You might think after seven years I would have adjusted by now to having an oncologist, but I have not. Not entirely anyway. It still seems strange to have need of such a person in my life. As I’ve written about before, I’ve switched oncologists five times. Yes, five.
Every now and then I am reminded about the magnitude of my cancer diagnosis. I mean really reminded. Despite the way breast cancer is too often (ad nauseum) portrayed, I understand the seriousness of this potentially deadly disease all too well. I’ve seen the horror of it up close. I understand what my diagnosis means. […]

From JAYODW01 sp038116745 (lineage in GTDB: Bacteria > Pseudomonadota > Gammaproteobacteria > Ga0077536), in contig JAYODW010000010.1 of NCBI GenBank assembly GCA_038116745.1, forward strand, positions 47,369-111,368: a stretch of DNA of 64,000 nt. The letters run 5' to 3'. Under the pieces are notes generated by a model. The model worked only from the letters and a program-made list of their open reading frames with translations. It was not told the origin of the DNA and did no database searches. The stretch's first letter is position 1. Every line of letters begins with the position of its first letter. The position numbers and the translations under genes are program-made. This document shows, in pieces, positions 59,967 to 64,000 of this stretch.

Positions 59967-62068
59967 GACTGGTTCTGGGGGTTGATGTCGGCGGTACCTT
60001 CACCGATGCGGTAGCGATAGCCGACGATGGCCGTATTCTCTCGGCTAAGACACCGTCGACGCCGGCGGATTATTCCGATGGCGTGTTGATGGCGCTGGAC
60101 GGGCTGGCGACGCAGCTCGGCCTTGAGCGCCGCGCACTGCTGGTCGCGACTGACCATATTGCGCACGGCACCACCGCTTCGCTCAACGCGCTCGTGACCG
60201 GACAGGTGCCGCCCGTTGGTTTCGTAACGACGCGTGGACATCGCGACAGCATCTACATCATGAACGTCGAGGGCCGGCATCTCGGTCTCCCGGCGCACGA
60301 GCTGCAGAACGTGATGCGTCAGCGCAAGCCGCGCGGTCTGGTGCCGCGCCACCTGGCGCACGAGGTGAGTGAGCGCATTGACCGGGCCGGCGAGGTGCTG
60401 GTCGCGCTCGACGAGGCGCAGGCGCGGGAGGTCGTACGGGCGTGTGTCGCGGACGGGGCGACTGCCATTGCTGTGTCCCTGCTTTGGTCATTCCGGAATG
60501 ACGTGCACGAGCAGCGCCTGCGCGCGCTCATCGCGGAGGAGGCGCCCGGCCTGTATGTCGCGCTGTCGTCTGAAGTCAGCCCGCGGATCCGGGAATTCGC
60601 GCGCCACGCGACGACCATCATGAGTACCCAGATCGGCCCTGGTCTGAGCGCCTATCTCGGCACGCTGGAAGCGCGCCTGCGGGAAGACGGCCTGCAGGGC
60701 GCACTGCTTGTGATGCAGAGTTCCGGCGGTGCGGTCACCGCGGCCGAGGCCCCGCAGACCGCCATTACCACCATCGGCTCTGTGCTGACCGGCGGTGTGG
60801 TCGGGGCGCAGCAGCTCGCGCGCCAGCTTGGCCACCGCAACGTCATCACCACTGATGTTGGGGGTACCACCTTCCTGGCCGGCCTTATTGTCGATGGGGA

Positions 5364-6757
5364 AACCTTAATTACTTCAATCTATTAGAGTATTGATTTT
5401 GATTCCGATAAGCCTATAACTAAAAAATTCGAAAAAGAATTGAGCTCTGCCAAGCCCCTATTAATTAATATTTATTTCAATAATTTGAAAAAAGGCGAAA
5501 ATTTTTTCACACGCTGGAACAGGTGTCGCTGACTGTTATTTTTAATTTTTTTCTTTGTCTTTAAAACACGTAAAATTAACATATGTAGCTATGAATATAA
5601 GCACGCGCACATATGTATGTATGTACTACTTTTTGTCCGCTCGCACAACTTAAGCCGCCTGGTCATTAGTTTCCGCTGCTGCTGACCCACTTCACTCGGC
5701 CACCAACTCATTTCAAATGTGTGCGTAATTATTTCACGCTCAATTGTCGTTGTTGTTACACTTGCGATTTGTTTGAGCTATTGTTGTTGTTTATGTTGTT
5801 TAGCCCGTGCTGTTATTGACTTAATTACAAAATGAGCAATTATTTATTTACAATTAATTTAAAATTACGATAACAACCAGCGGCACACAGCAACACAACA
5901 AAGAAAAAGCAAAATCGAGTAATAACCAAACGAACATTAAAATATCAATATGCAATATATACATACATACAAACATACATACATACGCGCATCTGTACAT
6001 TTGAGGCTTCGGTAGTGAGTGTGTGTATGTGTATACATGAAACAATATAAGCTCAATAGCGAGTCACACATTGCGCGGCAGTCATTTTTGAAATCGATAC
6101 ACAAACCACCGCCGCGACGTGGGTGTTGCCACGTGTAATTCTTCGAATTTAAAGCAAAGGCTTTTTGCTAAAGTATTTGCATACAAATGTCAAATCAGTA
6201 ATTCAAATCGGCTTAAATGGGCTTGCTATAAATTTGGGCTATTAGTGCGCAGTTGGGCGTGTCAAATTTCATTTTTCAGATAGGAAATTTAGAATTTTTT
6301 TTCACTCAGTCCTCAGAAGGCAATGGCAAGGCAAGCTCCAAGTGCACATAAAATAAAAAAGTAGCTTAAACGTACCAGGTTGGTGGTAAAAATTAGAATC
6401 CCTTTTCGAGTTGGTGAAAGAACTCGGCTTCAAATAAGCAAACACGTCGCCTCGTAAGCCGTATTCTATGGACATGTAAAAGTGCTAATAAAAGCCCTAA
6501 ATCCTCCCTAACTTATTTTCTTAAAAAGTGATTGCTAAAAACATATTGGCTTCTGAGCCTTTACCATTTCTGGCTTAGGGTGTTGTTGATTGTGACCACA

It’s been nine months since my dad died. Judging by societal expectations, something we shouldn’t do of course, things should be back to normal. I should be back to normal. But I am not. I am still limping along through grief.
April is National Poetry Month, so last week I invited newsletter subscribers (What, you haven’t signed up yet? See what you’re missing out on!) to share poems they’ve written. Most of us have written poems somewhere along the line, probably in elementary school, perhaps in high school or possibly in a creative writing course in college.
The losses from metastatic breast cancer continue, as does the heartache, the frustration, the anger, the disbelief and the agony. The numbers are staggering. Too many, just too many. When will the numbers start going down, we ask? When will the dying stop? How many times can our hearts break?